“Yesterday is history. Tomorrow is a mystery. Today is a gift…that’s why we call it the present.” Eleanor Roosevelt
Last Saturday, my daughter, Miranda, and I drove down to Charlotte, North Carolina, to attend a Jacob Collier concert.
If you’re not familiar with Jacob, he’s an English musician who became a YouTube sensation with his covers of popular songs about a decade ago, when he was still a teenager. His debut album, In My Room, was released in 2016 when he was in his early 20’s. It was entirely arranged, recorded, and produced in a small room in his London home. He won a couple of Grammy Awards for his efforts.
Fast forward to the present. I’d thought about seeing him six months ago but hadn’t acted.
But then I had two conversations.
The first was with a friend, Richie Norton, author of the upcoming Anti-Time Management: Reclaim Your Time and Revolutionize Your Results with the Power of Time Tipping. When I said something to the effect of, ‘Someday I will…[go see Jacob Collier],” Richie called me out. With a smile. He’ll be a guest on the podcast in a few months. You’ll understand why he called me out when you listen to our conversation, though the title of his new book hints at this.
The second conversation was with Susan Cain, author a decade ago of the movement generating Quiet: The Power of Introverts in a World that Can’t Stop Talking. My conversation with her will also be on the podcast soon, and we will talk about her new book, Bittersweet: How Sorrow and Longing Make Us Whole. One of her themes is creating opportunities for bittersweet moments, like attending a concert.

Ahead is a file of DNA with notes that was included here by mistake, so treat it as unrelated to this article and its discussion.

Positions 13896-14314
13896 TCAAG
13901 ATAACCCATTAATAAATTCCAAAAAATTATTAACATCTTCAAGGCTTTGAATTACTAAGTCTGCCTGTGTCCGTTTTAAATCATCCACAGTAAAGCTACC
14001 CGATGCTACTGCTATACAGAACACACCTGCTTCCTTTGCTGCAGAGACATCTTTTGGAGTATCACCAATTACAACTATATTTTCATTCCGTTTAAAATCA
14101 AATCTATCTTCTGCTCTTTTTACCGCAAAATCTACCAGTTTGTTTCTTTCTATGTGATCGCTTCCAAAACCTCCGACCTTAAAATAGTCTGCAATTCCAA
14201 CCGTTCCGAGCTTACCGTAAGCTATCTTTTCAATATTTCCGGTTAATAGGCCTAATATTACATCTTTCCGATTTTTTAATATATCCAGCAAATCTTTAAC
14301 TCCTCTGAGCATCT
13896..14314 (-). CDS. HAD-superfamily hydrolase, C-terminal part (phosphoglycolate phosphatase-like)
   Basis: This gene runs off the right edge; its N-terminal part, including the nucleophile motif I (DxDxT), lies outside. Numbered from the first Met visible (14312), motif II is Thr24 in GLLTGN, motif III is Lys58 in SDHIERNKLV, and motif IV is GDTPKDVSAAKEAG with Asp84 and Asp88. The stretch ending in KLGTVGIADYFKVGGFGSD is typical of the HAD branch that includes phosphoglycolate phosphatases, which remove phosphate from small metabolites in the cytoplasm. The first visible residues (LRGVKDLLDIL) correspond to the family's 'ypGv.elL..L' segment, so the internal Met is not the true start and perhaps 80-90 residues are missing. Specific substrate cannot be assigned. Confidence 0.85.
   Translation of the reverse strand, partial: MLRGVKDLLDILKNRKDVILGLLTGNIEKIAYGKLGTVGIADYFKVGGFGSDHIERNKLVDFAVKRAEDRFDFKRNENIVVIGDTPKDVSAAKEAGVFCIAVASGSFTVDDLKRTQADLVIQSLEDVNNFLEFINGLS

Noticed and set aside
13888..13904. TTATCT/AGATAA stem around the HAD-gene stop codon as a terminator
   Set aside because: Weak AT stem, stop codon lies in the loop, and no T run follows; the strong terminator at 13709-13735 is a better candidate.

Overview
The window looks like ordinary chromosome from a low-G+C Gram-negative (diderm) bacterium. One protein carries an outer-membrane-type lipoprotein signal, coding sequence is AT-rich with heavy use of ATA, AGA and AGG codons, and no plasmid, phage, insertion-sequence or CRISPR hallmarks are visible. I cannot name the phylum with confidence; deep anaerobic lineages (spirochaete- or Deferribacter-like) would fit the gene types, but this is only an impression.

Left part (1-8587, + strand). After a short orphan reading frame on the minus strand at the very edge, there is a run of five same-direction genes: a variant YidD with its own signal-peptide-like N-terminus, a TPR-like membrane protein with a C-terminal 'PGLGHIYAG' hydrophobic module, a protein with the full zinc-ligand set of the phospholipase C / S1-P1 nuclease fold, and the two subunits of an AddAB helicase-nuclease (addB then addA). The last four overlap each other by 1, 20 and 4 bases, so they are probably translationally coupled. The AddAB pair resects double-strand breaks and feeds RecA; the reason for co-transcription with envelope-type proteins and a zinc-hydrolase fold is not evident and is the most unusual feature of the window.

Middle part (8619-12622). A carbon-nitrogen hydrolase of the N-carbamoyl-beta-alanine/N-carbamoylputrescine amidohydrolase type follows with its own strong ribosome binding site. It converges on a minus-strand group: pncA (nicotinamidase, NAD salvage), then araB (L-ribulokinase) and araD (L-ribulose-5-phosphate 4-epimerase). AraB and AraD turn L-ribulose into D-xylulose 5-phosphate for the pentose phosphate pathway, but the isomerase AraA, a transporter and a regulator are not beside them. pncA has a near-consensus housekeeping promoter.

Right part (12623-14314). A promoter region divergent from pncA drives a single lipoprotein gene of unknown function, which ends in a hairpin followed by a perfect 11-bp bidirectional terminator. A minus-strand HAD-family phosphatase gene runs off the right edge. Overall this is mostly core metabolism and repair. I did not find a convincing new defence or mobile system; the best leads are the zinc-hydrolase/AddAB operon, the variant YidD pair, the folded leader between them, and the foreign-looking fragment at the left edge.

That’s why we surround ourselves with people who inspire us. They can help move us to actions that we find too easy to postpone to a future, but unreliable, day.
I wanted to go to the concert, and I could allocate money to go. My daughter was a willing pal.
So, we went.
The trip would have been a success if nothing had happened but the concert.
But more than that happened.
We had a total of seven hours of drive time (three and a half hours each way).
We listened to Emma McAdam, a brilliant therapist, talk about how to be happier.
We listened to Richie’s Anti-Time Management.
We talked about K dramas and did the always fun listicle: “Which characters are the most charismatic?” followed by, “Can you guess which drama this song is from?”
We ate dinner at the King’s Table: pork chops, apple butter, and biscuits.
We jammed ourselves into the Fillmore Theater along with 2,000 other people. (Note to self: In the future, buy tickets where you can actually see the person onstage.)
We learned what demographic are fans of Jacob’s music. There was a wide array of people from Gen Zen to Boomers, but mostly Gen Zen and Millennials, lots and lots of musicians and geeks generally. Men and women.
I got to watch an incredibly gracious person introduce everyone in the band. He talked about them, where they were from, including the technical staff.
He turned the audience into a choir, a hallmark of his charismatic performance style—lots of people, together, happy, enjoying music.
My daughter and I would have missed all those experiences if I hadn’t bought the tickets.
What have you been wanting to do? Thinking about? Procrastinating?
There’s no time like the present. Consider this your push.
Disrupt yourself, just a little.
This week’s podcast episode is with Marshall Goldsmith, one of the world’s pre-eminent leadership coaches and executive educators, inducted into the Thinkers50 Hall of Fame.
He’s just written a book titled The Earned Life, where he tackles questions like the meaning of achievement. Having been a truly generous mentor to me since inviting me to be a part of 100 Coaches five years ago, he has certainly earned my respect and deep appreciation, and his name––he marshals the gold in people.
As always, thanks for being here!
P.S. Thinkers50 is launching a Books for Busy Managers Series. The first list will be Classic Books, books that have had a lasting influence on how we think about management. Our team has nominated The Innovator’s Dilemma, Good to Great, In Search of Excellence, Creative Experience, and The Country Bunny and the Little Gold Shoes. What books would you nominate?